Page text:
New Zealand has just started the plan to reopen the borders for the first time in two years in March 2022. While it would be premature to state the learning lessons at this stage since the impact of the comeback of international tourism is still uncertain, this research shows the path towards a regenerative tourism. Indigenous communities, who have lived in the landscape for centuries, show resilience and adaptability. Their learning outcome was based on a long story of knowledge sharing which created livelihood-based resources and guardianship, expressed in the regenerative tourism model. According to Haley (2021 , p. 6), “if we look to natural systems and indigenous ways of knowing, we can see that a resilient system has a strong vitality or lifeforce (mauri), it is healthy and humans that live in that system are healthy. When we know where we are from and build strong connections to place (turangawaewae), we are able to share this knowledge with others (manaakitanga), and developing a strong sense of guardianship (kaitiakitanga) for this place and culture, making decisions that will sustain it for many generations into the future” (2021, p. 6).

Tourism operates depending on what tourism stakeholders value ( Pollock, 2012 ). The indigenous values should be pivotal to tourism management and marketing in destinations at both local and regional scales. The assumption of these values by the different stakeholders in tourism systems will lead to an effective regeneration of travel experiences in the next decades ( Fusté-Forné, 2021 ). We as researchers also play a part in the regenerative theory and practice of tourism futures. A regenerative tourism paradigm does not only drive a future visitor economy but also implements a new holistic understanding of the tourism system which embraces people, places and practices.

Māori values for regenerative travel

Source(s): Te Runanga o Ngai Tahu, 2016

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Recycled plastic bottles in a plant

‘They lied’: plastics producers deceived public about recycling, report reveals

Companies knew for decades recycling was not viable but promoted it regardless, Center for Climate Integrity study finds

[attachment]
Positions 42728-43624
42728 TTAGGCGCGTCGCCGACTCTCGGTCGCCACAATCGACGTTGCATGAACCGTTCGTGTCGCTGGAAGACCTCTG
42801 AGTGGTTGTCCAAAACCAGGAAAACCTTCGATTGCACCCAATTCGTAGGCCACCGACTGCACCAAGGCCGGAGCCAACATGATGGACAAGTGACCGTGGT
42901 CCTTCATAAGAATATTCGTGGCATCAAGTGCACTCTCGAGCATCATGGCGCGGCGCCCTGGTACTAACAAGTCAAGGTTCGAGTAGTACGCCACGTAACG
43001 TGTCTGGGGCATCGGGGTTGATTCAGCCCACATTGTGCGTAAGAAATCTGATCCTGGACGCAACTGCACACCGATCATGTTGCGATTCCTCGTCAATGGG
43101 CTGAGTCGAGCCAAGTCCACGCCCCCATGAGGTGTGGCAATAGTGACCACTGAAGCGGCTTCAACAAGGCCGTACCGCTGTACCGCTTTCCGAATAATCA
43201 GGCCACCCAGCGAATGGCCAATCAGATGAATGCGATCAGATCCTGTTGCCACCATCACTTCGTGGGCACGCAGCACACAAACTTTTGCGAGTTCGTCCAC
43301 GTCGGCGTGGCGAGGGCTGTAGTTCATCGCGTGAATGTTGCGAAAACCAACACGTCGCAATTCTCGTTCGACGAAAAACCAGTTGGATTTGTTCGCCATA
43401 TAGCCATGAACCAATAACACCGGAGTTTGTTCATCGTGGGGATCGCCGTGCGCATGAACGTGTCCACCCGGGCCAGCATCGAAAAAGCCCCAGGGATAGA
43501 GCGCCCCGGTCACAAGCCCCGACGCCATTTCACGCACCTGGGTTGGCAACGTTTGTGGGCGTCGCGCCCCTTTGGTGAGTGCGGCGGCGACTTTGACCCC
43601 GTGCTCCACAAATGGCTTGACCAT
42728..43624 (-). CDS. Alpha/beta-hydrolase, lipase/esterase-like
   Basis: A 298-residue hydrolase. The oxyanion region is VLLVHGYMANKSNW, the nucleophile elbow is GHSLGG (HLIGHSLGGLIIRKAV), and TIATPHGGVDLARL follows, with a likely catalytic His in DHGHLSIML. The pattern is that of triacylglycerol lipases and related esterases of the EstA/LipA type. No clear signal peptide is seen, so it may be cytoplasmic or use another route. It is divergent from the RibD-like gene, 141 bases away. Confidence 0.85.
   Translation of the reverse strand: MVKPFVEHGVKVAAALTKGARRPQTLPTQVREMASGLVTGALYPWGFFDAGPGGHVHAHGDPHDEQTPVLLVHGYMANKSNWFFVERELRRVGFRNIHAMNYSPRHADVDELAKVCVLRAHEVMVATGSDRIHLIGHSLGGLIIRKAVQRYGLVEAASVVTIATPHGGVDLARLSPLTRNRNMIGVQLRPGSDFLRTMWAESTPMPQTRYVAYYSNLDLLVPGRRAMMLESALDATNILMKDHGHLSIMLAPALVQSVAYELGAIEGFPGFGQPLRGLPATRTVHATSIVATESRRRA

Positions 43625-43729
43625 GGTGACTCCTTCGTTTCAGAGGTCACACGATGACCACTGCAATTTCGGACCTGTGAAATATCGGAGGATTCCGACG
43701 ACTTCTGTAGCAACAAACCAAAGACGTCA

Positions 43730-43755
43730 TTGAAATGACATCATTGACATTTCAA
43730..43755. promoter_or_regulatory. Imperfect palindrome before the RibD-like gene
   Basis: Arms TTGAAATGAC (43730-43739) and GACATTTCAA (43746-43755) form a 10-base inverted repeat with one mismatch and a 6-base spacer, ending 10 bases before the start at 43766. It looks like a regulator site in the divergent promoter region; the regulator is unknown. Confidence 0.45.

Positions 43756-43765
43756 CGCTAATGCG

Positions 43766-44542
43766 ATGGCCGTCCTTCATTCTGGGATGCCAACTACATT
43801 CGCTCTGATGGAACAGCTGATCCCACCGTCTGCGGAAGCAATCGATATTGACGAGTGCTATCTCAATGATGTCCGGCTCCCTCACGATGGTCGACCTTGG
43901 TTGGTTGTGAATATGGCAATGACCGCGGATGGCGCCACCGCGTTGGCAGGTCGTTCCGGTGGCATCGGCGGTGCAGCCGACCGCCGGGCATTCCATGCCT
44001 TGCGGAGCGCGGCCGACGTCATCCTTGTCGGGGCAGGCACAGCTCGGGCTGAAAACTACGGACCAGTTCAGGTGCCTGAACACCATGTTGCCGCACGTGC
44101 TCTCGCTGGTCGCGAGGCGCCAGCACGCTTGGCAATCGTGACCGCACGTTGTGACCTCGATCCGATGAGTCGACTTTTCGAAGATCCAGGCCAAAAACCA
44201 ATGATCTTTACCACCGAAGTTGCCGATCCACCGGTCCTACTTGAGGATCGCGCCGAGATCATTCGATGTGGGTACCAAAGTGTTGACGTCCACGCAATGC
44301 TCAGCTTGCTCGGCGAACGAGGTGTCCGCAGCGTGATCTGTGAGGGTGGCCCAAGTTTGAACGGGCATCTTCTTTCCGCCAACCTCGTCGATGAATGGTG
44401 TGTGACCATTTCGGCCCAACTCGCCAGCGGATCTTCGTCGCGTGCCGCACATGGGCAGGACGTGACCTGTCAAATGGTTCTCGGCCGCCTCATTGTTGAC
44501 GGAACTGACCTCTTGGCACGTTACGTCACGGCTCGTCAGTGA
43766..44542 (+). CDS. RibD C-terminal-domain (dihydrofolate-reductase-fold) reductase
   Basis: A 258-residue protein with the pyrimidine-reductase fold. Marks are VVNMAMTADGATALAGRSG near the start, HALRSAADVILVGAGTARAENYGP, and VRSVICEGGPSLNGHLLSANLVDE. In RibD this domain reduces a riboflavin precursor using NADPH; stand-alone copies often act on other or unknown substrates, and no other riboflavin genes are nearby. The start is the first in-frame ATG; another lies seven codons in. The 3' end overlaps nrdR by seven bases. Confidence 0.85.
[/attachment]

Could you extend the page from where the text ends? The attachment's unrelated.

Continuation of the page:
Plastic producers have known for more than 30 years that recycling is not an economically or technically feasible plastic waste management solution. That has not stopped them from promoting it, according to a new report.

“The companies lied,” said Richard Wiles, president of fossil-fuel accountability advocacy group the Center for Climate Integrity (CCI), which published the report. “It’s time to hold them accountable for the damage they’ve caused.”

Plastic, which is made from oil and gas, is notoriously difficult to recycle. Doing so requires meticulous sorting, since most of the thousands of chemically distinct varieties of plastic cannot be recycled together. That renders an already pricey process even more expensive. Another challenge: the material degrades each time it is reused, meaning it can generally only be reused once or twice.

The industry has known for decades about these existential challenges, but obscured that information in its marketing campaigns, the report shows .

The research draws on previous investigations as well as newly revealed internal documents illustrating the extent of this decades-long campaign.

Industry insiders over the past several decades have variously referred to plastic recycling as “uneconomical”, said it “cannot be considered a permanent solid waste solution”, and said it “cannot go on indefinitely”, the revelations show.

The authors say the evidence demonstrates that oil and petrochemical companies, as well as their trade associations, may have broken laws designed to protect the public from misleading marketing and pollution.

Single-use plastics

In the 1950s, plastic producers came up with an idea to ensure a continually growing market for their products: disposability.

“They knew if they focused on single-use [plastics] people would buy and buy and buy,” said Davis Allen, investigative researcher at the CCI and the report’s lead author.

At a 1956 industry conference, the Society of the Plastics Industry, a trade group, told producers to focus on “low cost, big volume” and “expendability” and to aim for materials to end up “in the garbage wagon”.

The Society of Plastics is now known as the Plastics Industry Association. “As is typical, instead of working together towards actual solutions to address plastic waste, groups like CCI choose to level political attacks instead of constructive solutions,” Matt Seaholm, president and CEO of the trade group, said in an emailed response to the report.

Over the following decades, the industry told the public that plastics can easily be tossed into landfills or burned in garbage incinerators. But in the 1980s, as municipalities began considering bans on grocery bags and other plastic products , the industry began promoting a new solution: recycling.

Recycling campaigns

The industry has long known that plastics recycling is not economically or practically viable, the report shows. An internal 1986 report from the trade association the Vinyl Institute noted that “recycling cannot be considered a permanent solid waste solution [to plastics], as it merely prolongs the time until an item is disposed of”.